worldseries

World Series Preview: Tigers vs Giants

The World Series is upon us, and game one is tonight at 8:00 PM. Justin Verlander starts for the Tigers against Barry Zito for the Giants. Taking a look at the full schedule of games…

Game One: Wednesday, 10/24 in San Francisco. Justin Verlander vs Barry Zito
Game Two: Thursday, 10/25 in San Francisco. Doug Fister vs Madison Bumgarner
Game Three: Saturday, 10/27 in Detroit. Anibal Sanchez vs Ryan Vogelsong
Game Four: Sunday, 10/28 in Detroit. Max Scherzer vs Matt Cain
Game Five: Monday, 10/29 in Detroit. TBA
Game Six: Wednesday, 10/31 in San Francisco. TBA
Game Seven: Thursday, 11/1 in San Francisco. TBA

logo_small

Subscribe to The Outside Corner

The Tigers starting rotation has a huge advantage over the Giants rotation. With Matt Cain not starting until game four, the advantage towards the Tigers is even more pronounced. The Verlander-Zito matchup in games one and potentially five are highly in favor of Detroit. Verlander has essentially been untouchable in these playoffs so far, while Zito is one for two in good starts, with the good start coming on eight days rest. All of Detroit's starters will have extra rest in this series after they swept the Yankees in the ALCS, which might actually become a problem. After the egg that Madison Bumgarner has laid in the playoffs thusfar, game three between Sanchez and Vogelsong could be a must-win for the Giants this weekend.

Both teams have solid bullpens, but the Giants bullpen gets an extra boost with the addition of Tim Lincecum as a potentially dominant two or three inning reliever. If Bumgarner or Zito get blown out early, Lincecum can come in and absolutely shut down the Tigers like he did with the Reds in the NLDS. The fifth starter turned long reliever for the Tigers is Rick Porcello, who hasn't been used much in these playoffs and wouldn't be anywhere near as dominant of a reliever as Lincecum. On a pure matchup basis, the Giants have the ability to mix and match a lot better than the Tigers with three left-handed relievers in Jeremy Affeldt, Jose Mijares, and Javier Lopez. The Tigers have just two lefties in Drew Smyly and fill-in closer Phil Coke. Both teams are quite diverse with their lineups, being able to throw out an even mix of lefties and righties on a given day to potentially smite any matchups.

Offensively, the Tigers have the bigger power threats than the Giants in Miguel Cabrera and Prince Fielder. Cabrera is the best overall hitter in the series, but I think that Buster Posey is a better all-around hitter than Fielder. The rest of the regulars seem to also fall in favor of the Tigers, with Austin Jackson as the best outfielder (both offensively and defensively) between either team. Marco Scutaro is coming into the series on a tear after a 14 hit NLCS, but if Pablo Sandoval, Hunter Pence, and Posey aren't hitting behind him, those singles and doubles aren't going to do a ton of good for the Giants offense. By the same token, the Tigers can't rely all on Cabrera and Fielder to create offense for the team, and they didn't need to in the ALCS when Delmon Young stepped up and was a catalyst for their offense.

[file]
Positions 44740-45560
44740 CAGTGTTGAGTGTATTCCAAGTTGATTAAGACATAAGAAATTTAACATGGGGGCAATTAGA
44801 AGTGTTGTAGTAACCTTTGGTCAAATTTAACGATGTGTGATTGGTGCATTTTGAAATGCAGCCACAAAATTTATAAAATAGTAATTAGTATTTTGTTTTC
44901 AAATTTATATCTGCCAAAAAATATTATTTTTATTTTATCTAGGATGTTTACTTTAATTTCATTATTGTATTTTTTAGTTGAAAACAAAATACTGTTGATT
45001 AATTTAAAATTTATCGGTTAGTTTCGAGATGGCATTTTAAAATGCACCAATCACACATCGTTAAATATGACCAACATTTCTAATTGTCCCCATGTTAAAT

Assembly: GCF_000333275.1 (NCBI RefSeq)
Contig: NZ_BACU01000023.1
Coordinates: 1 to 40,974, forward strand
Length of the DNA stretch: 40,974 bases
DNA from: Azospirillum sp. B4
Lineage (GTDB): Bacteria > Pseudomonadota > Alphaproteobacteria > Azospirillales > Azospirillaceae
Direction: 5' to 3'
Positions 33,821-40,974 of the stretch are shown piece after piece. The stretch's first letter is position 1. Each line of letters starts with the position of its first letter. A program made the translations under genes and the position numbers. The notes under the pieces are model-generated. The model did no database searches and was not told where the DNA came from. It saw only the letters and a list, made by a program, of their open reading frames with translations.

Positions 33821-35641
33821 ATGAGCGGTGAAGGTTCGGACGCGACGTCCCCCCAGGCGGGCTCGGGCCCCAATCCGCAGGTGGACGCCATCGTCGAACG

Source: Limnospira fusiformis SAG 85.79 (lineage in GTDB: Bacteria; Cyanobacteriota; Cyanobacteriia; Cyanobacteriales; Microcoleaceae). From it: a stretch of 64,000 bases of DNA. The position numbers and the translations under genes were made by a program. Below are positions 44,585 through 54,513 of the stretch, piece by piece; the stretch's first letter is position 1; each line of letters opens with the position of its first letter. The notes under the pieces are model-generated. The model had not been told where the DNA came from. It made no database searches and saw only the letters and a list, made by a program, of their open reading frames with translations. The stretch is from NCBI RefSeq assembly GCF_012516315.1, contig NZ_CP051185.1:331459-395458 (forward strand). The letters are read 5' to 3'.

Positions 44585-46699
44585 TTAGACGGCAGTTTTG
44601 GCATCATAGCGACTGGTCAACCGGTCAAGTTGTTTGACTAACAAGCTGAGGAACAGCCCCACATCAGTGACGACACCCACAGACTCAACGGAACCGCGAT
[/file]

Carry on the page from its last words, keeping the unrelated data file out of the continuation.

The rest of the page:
Picking a winner is tough. Both teams are quite good, and I think both can easily win the series. But for me, it comes down to this: the best players on the field are all Tigers. Justin Verlander can spin gems quite easily in games one and five, and the Giants would be in dire straits. But the series is seven games, and the Giants still can win the series if Verlander is his usual dominant self. The Giants need more things to go right to win the series than the Tigers do, and if they're able to keep the games close through six or seven innings, they can let the bullpen take over and try to sneak a run across. But if the Tigers starting pitchers come out on fire and simply shut down the San Francisco offense, just a couple of mistakes by Giants pitching can end the game.

Joe Lucia

About Joe Lucia

Joe is the managing editor of The Outside Corner and an associate editor at Awful Announcing. He lives in Harrisburg, Pennsylvania, and is smack dab in the middle of some of the best (and worst) sports fans in the country.

Quantcast